We’re basically obsessed with Louis (Michael Urie) on “Partners” and we want him to be our best friend… but it’s hard to deny that sometimes, his well-intentioned snark seems particularly mean when it’s leveled at Wyatt (Brandon Routh), whose naive idealism can put him at a bit of a disadvantage in the battle-of-wits department. On occasion, Louis has dismissed the importance of Wyatt’s sobriety, scoffed at his job prospects, and just straight-up prioritized Joe (David Krumholtz).
We were relieved, then, when we visited Urie on set, to learn that in an upcoming episode, Louis will find new reason to respect his boyfriend. Urie also gave us the scoop on Ali’s humor deficiency, his LA vs. NYC conundrum, and whether Louis and Joe actually have friends other than each other. Read on for our Q&A, and don’t forget to tune in for “Partners” at 8:30 p.m. EST on CBS Mondays.
Zap2it: So far, Louis and Joe pretty much seem like each other’s only friends. Are we going to see their worlds open up a bit?
Urie: Yes! There was an episode where I mention Buck, Andrew, Randy and the other Randy, who are these four gay guys that Wyatt and Louis hang out with, and you’ll get to meet them in an episode, which is really fun. You also get to see a group of guys at a bar that Ali used to work at, so you get a sense of that. The episode we’re shooting tomorrow is about a straight guy that Joe becomes really good friends with. We’re starting to see more and more of the life outside the four people.
Are Louis’s friends a lot like him?
Well, Louis and Wyatt’s friends that they get together and watch TV and make snarky comments with — they’re considered ‘gay funny.’ The whole problem of the episode is that Ali is hilarious when she’s hanging out with her straight guy friends, but when she comes and hangs out with gay guys, they don’t find her funny, and I have to explain to Joe that Ali is pretty funny. And he’s like “Yeah, she’s pretty funny!” “No, she’s pretty funny. She’s pretty, so straight guys think she’s funny even if she’s not funny.”
Last time I saw you, you were a little iffy about leaving New York and moving to LA. How’s it treating you?
Thank God for this amazing job and for Runyon Canyon. LA is a tough place to live. It’s great when you have a job. I’m a homebody, and being a homebody in LA means you never do anything. In New York, you can be a homebody but you still go out, because there’s life like a block away. Here, you’ve got to have your whole plan, you’ve got to get in your car, you’ve got to park — sometimes I won’t go places just because I don’t know how or where to park. I definitely miss New York, but I’m going back next week. The actors have a week off every month because the writers have to catch up with us, so I usually go back. My boyfriend’s there, and I get to go see theater. When I go back I’ll go see ‘The Heiress’ on Broadway with Jessica Chastain, who was my classmate at Juliard.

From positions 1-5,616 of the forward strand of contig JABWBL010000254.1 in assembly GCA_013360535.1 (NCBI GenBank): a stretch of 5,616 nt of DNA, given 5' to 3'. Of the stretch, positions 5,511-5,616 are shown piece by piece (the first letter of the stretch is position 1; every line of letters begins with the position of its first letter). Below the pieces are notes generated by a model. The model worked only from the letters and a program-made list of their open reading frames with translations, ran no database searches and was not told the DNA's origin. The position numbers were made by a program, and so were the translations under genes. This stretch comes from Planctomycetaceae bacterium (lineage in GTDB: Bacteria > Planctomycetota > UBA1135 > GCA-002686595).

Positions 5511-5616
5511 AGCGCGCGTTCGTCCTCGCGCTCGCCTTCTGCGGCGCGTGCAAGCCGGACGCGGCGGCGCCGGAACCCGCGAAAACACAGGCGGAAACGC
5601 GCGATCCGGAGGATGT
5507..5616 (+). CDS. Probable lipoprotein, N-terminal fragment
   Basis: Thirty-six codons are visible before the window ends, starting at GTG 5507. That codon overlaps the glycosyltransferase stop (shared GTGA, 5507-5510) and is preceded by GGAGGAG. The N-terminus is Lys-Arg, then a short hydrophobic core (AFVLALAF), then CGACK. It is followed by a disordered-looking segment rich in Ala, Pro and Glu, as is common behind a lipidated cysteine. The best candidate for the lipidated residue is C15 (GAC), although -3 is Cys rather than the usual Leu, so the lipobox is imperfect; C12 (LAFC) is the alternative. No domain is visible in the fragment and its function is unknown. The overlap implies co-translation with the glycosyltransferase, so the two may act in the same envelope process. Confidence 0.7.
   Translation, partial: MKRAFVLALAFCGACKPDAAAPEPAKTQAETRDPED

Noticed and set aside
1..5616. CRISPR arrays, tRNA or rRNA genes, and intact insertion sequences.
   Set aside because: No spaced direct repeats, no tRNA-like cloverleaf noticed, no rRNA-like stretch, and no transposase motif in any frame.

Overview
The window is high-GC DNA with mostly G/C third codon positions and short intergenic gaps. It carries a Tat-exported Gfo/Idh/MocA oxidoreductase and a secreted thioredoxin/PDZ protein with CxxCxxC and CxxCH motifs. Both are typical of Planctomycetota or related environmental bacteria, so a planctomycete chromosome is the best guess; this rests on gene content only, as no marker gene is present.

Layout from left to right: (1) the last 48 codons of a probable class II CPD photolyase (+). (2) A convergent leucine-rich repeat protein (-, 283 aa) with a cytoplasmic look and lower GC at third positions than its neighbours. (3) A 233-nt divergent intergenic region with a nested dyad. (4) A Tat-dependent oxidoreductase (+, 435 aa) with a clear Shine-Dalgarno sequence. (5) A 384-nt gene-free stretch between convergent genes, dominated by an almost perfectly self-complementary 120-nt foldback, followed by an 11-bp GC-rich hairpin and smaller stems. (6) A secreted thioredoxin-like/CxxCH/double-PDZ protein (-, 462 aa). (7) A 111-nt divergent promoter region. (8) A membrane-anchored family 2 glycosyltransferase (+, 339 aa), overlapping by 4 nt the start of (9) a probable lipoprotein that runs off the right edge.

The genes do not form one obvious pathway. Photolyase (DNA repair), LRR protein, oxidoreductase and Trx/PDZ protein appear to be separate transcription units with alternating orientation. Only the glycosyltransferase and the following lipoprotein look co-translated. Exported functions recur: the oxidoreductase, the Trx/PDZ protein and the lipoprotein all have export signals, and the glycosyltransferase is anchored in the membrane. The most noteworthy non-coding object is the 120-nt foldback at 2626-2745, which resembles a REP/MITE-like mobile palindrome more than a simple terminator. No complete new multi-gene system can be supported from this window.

Oh, just Jessica Chastain, no big deal!
She’s such a huge deal. It’s so funny. There was a time when we hung out with another classmate of ours, and we were all three in a place in our careers where we were complaining. ‘Oh, what am I going to do.’ Jessica had done a bunch of movies that hadn’t gone anywhere, Jess Weixler was like ‘Oh, I got offered this part in a movie, I don’t think it’s going to work,’ and I was like ‘I just shot this pilot, and there’s no way it’s going to go.’ My pilot was ‘Ugly Betty,’ the movie that Jess was lamenting was ‘Teeth,’ which went to Sundance and she ended up winning best actress, and all of Jessica’s movies came out at the same time, and now she’s probably going to get nominated for another Oscar. How the tables turn.
When “Partners” started you’d just come off of “How To Succeed In Business Without Really Trying” on Broadway. Do you miss theater, or is the live studio audience enough to satisfy the stage performer in you?
The live audience is amazing. Thursdays at this job are heaven. Doing it with the audience and collaborating on a back-and-forth level with the writers is such a rush, The best performances come up when you really feel it with the audience. I miss the theater a lot though, because it’s only one show a week and I like doing eight shows a week. I’m already looking for something I can do when we have a break.
Are there any upcoming episodes that you’re particularly looking forward to fans seeing?
I think what this show is doing so well is really, every episode is about something, and it’s based on a real thing that happens with people. Like “Pretty Funny,” that’s a real thing that happens. There’s an episode where Joe and Louis get into a debate about which one of them is Simon and which one of them is Garfunkel, and when you’re dealing with a partnership, that is a very real thing, that’s something that actually happens. The issue of who gets to be closer, the best friend or the fiance. These are real things that people go through. I love the relatability of this show.
As far as the arc of Louis and Wyatt’s relationship, are we going to see things balance out a bit? Will Louis give Wyatt a break?
Actually yes, in the episode we’re shooting right now, Louis has to go to the hospital, because he takes Elphaba [the dog]’s hormone pills. He gets to see Wyatt in action, and he finally respects him as a nurse. It’s a big moment for them, and I love it because, you know, Louis is ridiculous to not respect Wyatt. A nurse is such a noble profession! And he’s so mean! So Louis gets his comeuppance and he gets shown the light.
And finally, who do you think should play Louis’s bigoted older brother if he ever comes into play?
Oh, Mitt Romney. Hopefully he’ll be available.